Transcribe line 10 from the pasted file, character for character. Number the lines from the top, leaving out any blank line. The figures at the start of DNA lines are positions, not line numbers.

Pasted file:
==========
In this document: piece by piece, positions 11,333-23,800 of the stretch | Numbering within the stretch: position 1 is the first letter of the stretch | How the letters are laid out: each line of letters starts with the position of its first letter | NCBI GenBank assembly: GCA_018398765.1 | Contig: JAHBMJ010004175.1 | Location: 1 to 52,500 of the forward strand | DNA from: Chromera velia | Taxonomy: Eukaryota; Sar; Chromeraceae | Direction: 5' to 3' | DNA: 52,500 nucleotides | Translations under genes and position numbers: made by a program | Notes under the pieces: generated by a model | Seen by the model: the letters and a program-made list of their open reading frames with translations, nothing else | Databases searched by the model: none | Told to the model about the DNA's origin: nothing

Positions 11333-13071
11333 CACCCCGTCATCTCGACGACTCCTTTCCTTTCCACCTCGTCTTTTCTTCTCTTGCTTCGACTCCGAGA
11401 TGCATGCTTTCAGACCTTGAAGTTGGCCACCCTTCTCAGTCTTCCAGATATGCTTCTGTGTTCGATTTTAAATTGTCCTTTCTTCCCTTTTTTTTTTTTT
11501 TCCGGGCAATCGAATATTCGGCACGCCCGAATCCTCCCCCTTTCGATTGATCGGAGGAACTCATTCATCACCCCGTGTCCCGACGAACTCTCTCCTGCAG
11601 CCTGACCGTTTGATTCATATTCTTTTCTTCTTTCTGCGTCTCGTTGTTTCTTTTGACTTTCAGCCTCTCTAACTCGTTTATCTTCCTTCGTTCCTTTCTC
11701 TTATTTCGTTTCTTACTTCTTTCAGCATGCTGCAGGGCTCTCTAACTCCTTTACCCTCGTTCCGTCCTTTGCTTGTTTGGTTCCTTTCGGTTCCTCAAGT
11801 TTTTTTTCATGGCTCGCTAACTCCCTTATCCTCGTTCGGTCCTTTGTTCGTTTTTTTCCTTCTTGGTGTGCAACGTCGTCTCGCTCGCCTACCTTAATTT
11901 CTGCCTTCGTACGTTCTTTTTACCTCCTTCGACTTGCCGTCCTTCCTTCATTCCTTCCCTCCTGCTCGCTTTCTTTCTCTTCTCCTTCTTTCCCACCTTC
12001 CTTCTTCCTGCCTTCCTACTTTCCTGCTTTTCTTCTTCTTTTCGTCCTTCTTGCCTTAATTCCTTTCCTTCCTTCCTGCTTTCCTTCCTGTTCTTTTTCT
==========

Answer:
12001 CTTCTTCCTGCCTTCCTACTTTCCTGCTTTTCTTCTTCTTTTCGTCCTTCTTGCCTTAATTCCTTTCCTTCCTTCCTGCTTTCCTTCCTGTTCTTTTTCT